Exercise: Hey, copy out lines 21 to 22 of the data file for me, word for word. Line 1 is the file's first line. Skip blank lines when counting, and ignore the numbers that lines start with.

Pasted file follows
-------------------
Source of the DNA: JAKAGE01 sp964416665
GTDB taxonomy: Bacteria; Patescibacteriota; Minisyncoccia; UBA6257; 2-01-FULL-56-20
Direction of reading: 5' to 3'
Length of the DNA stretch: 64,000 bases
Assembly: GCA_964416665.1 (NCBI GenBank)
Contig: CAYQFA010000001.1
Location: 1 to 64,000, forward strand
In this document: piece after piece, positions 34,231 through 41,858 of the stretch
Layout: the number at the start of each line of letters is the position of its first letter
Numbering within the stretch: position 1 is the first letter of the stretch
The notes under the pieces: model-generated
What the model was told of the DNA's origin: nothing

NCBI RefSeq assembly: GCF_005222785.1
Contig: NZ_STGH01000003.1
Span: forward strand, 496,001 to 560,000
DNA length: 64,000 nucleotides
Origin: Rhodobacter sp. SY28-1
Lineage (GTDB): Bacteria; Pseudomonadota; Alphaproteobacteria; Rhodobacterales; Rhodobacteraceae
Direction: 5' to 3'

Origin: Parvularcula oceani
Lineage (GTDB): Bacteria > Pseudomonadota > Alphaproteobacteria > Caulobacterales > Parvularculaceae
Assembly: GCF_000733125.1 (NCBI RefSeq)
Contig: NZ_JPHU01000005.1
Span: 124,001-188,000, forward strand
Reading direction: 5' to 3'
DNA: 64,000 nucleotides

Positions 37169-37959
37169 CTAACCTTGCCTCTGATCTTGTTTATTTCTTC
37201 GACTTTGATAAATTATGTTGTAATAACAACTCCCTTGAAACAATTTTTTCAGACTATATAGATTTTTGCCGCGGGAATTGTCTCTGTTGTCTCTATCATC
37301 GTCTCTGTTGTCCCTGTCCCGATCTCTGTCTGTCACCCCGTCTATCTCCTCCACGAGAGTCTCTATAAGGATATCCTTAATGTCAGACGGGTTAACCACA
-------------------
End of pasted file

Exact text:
Lineage (GTDB): Bacteria > Pseudomonadota > Alphaproteobacteria > Caulobacterales > Parvularculaceae
Assembly: GCF_000733125.1 (NCBI RefSeq)